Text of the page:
The findings prompted the health department to give the owners the option of “self-closing” until the health hazards were remedied, said Johnson.

“They fixed the pest issues,” she said, adding that the rodents were probably mice. “There were outer openings that allowed for pests that weren’t sealed. The inspector required holes fixed in the door so pests couldn’t come in.”

The back door to the kitchen is where food is delivered to the restaurant.

After the Dec. 4 closing, Johnson said it allowed the owners time to fix the problems, but Jones said he and Sargent needed more time – especially during one of two biggest Grizzly weekends of the year.

“The Health Department didn’t give us enough time,” said Jones, who bought the business with Sargent from former long-time owner Gordie Fix in 2013. “The things they asked for could have asked us seven years ago – it all could have been handled a little bit differently, but we have complied.”

On Dec. 11, the health department allowed the bar to reopen, but the restaurant remained closed.

Jeanna Miller, environmental health supervisor for the health department, said sanitarians find health code or food code violations during almost every inspection.

“It is uncommon to have zero violations cited during an inspection of a food service facility that is open and actively preparing food for customers,” said Miller. “It’s more likely to find no violations in facilities that have less going on, like a frozen food warehouse, or a catering kitchen that is not currently operating when we drop in.”

An inspector’s goal, added Miller, is to “to identify practices and conditions that may contribute to the risk of food-borne illness in a customer,” and then to educate operators and workers on changing behavior, procedure or the facility in making corrections.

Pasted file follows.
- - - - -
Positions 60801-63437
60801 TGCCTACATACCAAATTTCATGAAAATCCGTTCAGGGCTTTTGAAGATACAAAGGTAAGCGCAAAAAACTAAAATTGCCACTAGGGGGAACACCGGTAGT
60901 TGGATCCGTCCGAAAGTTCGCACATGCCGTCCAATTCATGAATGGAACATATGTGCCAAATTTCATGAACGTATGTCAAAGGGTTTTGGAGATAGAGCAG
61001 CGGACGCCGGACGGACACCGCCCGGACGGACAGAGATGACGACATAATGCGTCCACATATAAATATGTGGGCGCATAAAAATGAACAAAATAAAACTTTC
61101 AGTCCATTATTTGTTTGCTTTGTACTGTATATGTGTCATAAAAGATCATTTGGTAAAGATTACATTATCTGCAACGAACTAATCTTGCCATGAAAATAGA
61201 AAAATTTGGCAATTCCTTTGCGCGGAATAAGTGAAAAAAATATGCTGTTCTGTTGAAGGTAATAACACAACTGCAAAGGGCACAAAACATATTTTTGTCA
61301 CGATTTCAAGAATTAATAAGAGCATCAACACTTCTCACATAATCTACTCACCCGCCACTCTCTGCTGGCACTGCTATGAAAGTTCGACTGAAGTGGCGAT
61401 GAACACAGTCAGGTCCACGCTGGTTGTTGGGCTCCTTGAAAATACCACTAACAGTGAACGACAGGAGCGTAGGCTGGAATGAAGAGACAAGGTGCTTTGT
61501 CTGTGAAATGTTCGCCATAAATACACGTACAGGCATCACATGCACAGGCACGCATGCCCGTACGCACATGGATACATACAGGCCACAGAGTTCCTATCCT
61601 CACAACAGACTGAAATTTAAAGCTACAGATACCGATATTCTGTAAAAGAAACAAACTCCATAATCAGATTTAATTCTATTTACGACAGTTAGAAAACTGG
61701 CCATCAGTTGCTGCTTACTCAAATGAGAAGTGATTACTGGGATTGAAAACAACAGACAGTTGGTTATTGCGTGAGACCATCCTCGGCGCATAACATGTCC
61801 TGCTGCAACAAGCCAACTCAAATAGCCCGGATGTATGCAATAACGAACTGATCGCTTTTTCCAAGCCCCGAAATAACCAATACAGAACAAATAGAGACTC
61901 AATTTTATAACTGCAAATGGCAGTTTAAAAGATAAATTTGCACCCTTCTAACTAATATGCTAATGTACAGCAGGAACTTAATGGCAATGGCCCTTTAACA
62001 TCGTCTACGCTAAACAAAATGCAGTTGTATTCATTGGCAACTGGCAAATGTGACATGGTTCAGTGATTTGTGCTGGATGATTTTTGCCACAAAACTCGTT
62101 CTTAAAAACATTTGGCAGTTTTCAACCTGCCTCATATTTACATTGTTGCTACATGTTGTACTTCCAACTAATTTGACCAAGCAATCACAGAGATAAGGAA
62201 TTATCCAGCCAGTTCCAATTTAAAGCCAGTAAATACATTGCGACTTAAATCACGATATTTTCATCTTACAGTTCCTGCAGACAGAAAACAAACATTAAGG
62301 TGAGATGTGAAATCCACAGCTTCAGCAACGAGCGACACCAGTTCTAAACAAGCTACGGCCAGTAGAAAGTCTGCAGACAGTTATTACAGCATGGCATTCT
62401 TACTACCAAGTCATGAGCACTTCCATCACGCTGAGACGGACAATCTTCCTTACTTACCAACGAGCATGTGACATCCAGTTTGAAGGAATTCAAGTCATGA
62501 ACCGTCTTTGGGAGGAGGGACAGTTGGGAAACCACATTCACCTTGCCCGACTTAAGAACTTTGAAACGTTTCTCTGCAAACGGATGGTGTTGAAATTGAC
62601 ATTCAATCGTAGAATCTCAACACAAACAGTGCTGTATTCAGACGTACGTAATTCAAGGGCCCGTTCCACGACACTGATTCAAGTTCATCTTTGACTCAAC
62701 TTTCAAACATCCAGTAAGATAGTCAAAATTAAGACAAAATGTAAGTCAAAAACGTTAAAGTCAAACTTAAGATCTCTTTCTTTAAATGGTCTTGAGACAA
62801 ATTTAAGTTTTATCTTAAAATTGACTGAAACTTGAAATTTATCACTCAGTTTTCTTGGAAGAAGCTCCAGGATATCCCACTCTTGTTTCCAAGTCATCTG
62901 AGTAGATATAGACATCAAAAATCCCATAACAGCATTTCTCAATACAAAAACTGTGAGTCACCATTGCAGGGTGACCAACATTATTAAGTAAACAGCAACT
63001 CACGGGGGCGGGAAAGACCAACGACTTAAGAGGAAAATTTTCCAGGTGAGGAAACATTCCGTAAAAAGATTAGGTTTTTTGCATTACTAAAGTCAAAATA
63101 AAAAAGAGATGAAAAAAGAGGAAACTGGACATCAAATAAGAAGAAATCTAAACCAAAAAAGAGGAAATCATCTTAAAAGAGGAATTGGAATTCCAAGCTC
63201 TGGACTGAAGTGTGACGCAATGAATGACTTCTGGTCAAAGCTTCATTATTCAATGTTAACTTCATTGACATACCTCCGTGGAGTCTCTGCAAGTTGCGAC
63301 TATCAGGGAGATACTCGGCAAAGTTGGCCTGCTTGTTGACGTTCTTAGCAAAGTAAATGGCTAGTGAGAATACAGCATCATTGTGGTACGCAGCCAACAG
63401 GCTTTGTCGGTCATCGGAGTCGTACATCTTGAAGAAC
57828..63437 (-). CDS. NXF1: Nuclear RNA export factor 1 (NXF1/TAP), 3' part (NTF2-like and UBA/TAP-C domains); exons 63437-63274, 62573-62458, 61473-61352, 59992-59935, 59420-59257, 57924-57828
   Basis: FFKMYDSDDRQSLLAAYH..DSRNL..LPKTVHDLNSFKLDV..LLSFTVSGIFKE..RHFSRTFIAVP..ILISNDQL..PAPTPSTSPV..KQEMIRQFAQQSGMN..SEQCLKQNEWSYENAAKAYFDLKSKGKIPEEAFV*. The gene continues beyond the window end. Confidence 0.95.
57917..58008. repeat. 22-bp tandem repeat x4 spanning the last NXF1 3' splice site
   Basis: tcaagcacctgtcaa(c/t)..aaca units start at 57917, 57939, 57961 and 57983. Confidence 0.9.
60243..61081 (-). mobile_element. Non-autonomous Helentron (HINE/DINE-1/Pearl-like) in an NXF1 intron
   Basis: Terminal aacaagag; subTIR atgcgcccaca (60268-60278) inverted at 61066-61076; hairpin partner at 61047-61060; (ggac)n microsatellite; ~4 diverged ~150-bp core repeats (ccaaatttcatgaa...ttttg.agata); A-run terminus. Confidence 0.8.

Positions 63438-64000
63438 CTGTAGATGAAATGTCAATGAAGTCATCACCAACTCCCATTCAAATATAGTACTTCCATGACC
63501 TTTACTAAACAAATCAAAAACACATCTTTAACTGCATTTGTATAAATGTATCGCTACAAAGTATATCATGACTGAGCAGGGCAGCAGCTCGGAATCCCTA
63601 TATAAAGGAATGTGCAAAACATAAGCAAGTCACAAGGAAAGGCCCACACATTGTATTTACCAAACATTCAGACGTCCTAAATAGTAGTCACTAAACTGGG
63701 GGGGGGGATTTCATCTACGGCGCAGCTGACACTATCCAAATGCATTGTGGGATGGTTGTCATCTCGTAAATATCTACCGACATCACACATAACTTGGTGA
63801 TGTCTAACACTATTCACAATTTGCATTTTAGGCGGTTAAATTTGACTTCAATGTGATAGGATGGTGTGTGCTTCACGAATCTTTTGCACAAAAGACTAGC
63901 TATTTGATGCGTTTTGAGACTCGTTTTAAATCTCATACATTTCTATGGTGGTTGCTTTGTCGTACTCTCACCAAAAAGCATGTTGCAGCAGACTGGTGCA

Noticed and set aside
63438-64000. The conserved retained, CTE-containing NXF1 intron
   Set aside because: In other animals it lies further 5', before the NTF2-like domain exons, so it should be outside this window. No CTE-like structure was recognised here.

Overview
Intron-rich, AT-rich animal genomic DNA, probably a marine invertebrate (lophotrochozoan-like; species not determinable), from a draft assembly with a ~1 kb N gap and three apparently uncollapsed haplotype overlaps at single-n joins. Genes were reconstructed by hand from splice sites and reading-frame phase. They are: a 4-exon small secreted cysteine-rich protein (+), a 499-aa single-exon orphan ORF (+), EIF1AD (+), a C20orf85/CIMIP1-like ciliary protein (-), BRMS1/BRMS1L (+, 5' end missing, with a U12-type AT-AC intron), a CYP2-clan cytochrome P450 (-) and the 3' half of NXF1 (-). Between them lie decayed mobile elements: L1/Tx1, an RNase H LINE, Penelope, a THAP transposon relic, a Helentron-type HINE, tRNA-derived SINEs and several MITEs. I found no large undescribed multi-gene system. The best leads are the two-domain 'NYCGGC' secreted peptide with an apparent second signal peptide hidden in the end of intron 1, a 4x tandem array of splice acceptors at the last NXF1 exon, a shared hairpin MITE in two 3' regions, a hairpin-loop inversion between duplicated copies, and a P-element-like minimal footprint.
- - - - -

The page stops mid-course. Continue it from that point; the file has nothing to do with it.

“Simply put, our job is to identify things that can be improved upon, and we are able to do that in every facility,” Miller said.

Usually the corrective actions involve several phases, as the health department employs five inspectors who oversee 750 Missoula restaurants for yearly food and drink inspections alone.

“Our whole goal in the state of Montana is to find some way of getting people into compliance,” said Johnson. “Then we have those tools where, for some reason, we have a risk to public health that can’t be corrected and the establishment does not take the responsible action and close, we can take that additional step and close them with the order of the health department until those things are taken care of. There are a few different ways we can get there.”

The health department did not levy fines or penalties, but Sargent and Jones paid $215 for each of three follow-up inspections on Dec. 13, 19 and 20 to cover the costs of administrative fees.

Miller said the state legislature sets an annual fee for food service establishments. The fee covers one annual inspection. She said she does not have a current number, frequency or rate of re-inspections for all food establishments in Missoula.

By Dec. 19 and 20 inspections, the health inspector confirmed the owners had mitigated the main risks to public health and allowed the complete reopening of the full business on Dec. 20.

“They’re back open,” said Johnson. “They made the big changes we asked them to do – the big ones that were big for the public.”

Contact Business Reporter Renata Birkenbuel at 406-565-0013 and renatab@missoulacurrent.com